The first Portuguese contribution was by Maria José Barriga (“'Cante ao baldão': A Dueling Practice in the Alentejo Region”); a contributions based on fieldwork conducted in the lower Alentejo region, between 1995 e 1999 and which, although summarized in a publication appeared 2003, it still continues as it examines the practice of the “cante ao baldão” (developed during the XIX century in a rather contained area of Portugal) in the broader context of poetic dueling across Portugal, the Mediterranean, Brazil and Hispano-America. Also concerned with the Portuguese region of Alentejo was the contribution presented by Paulo Lima and Fernando Cabral (The 'Desafio' Musico-Poetic Practice in Portugal: A Proposal for a Cartography and Digitalization”). Theirs was the only contribution to tackled questions pertaining t the collection, organization and use of the information available on the practice of musico-poetic dueling.

Marco F. Lutzu at this point lead us back to Sardinia once again (“Antagonisms between Efis and Remo: defining the Sardinian poetic tradition of Sa Repentina”). As it turns out the Repentina is the less known and studied among the professional traditions of Sardinian improvised poetry, characterized by a complex set of metrical and musical forms. Over the last few decades the number of poets, and consequently of public competitions, has been greatly reduced. About five years ago the first investigations with an ethnomusicological approach were carried out and an informal school of 'Repentina' was organized. Lutzu's contention was that the explanation of what the 'Repentina' really is, can be best seen in the antagonistic relationship between Efis Caddeo and Remo Orrù, the last professional poets still active today.

Nicola Scaldaferri (“The singer of tales on stage. Transformation of the Albanian epic repertories and performances from the traditional settings to the competitive contexts”) revisited the tradition of epic singing so famously described by Milman Parry and Albert B. Lord, and explained how nowadays old songs, resulting from formulaic composition, are often presented in festivals and competitions. In this new context they are inevitably transformed, sometimes drastically: formulas disappear, strophic structure is employed, duration is reduced, the quality of singing per se is emphasized, narratives are re-invented, and even the accompanying instrument – the Gusle – is often replaced. The entire symbolic frame of reference is reconfigured.

Ed Emery brought the series of presentations to an end with a contribution where, in addition to the ethnographic, also an historical and literary dimension was present. He examined the possibility that in the sonnet, a characteristically Italian verse form, identifiable continuities could be adduced between the Andalus tradition and the Italian tradition and concluded with a phenomenology of the sonnet as poetic dueling, and also as a manifestation of "correspondence poetry" (or poetry entailing the obligation for a response)– its conventions, behaviors and assumptions.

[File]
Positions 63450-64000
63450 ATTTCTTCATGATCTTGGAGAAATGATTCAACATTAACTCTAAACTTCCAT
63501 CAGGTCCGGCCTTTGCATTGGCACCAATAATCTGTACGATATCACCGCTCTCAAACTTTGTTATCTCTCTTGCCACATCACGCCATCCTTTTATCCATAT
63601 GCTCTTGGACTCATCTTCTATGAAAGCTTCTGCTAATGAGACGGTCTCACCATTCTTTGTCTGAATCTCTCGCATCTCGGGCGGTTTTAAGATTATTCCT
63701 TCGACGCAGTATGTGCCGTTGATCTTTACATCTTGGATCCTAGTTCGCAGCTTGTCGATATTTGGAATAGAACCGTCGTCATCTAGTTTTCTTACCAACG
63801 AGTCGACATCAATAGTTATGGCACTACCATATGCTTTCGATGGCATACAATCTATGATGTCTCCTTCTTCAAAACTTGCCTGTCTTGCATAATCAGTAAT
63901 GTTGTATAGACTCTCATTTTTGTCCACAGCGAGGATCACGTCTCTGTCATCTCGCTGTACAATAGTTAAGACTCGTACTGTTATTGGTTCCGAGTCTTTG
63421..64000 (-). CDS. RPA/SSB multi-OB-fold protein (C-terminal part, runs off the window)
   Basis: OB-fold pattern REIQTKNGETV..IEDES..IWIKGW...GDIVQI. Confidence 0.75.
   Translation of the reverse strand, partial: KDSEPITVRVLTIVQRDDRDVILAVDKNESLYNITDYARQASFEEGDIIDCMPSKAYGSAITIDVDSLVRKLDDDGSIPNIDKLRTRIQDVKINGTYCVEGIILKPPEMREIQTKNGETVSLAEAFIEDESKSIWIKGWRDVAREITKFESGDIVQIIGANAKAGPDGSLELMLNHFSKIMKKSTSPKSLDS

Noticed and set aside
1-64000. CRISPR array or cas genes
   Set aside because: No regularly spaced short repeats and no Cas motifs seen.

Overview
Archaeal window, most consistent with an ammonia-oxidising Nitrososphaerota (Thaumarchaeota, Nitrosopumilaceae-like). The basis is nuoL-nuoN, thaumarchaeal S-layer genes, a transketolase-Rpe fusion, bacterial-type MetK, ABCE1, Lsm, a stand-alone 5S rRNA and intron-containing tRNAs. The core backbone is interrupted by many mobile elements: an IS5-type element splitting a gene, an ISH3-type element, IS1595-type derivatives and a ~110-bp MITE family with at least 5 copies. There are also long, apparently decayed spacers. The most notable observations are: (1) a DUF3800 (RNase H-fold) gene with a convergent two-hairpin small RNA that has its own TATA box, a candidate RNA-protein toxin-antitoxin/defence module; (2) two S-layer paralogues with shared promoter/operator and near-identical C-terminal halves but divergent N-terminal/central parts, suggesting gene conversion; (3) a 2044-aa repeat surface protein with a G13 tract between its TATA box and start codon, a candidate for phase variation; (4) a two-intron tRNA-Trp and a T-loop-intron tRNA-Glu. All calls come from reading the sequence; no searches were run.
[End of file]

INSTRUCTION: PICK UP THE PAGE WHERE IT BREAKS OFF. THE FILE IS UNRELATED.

Discussion at Large

The multi-voiced discussion in-between papers and presentations actually focused on more musical-poetic competitions across more countries and territories than the title of the papers would indicate. It came out of the discussion how, however idiosyncratic each for of musico-poetic dueling really is, still the number of variants they represent is not infinite. In other words, very diverse situations were examined, but a finite number of them nonetheless exists. A typology would be possible  – contexts, creativity forms, use of the body, relationship with the audience. Impressive indeed is the number of strict constraints each traditions relies upon, and how the widespread social understanding of such constraints insures the comprehensibility and appreciation of performances. In fact performances based on confrontation, rivalry, competition are remarkably well comprehensible in their dynamics to those who share the tradition (either in the role of active performers, or as public). The audience knows exactly what to expect, knows very well what the performer is trying to do, and is in a position to assess whether the goal is aptly achieved, with prowess and style.

Another observation emerging from papers, presentation and discussions, is that quick wit and humor play an important and pre-eminent role in musico-poetic dueling. Spectators listen with great attention and participation, precisely because in a matter of a few seconds, they know the punchline is coming. Wit and humor in connection to music and poetry have not received, so far, much scholarly attention. In any further study of song dueling that would have to become a central question for analysis. In those traditions where no form of lashing is expected, the climax of the performance requires at least a striking line, a poetic surprising image which the melodic context is supposed to emphasize or frame for attention. Finally we had to realize, how many traditions of musico-poetic dueling makes use of nonsense syllables, words, or phrases; just like in Balladry (who does not know the refrain: “Parsely, Sage, Rosmary and Thyme”).

More important it was how the discussion, departing from the examples presented in the course of the colloquium, at some point progressed towards crucial questions of music-making at large: the definition of the musical object, piece, or performance, and the very concept of “music” itself, not always recognized by many actors of the traditions in question. On this note, that from the angle of musico-poetic competition  fundamental issues about music-making in general inevitably emerge, the meeting came to an end, with the perception that theme of this Colloquium turned out to be even more intriguing and substantial than anticipated, and will probably deserve to be revisited in the future in some way or form.

Possibilities to publish the proceedings, on paper or electronically, are being considered.


Marcello Sorce Keller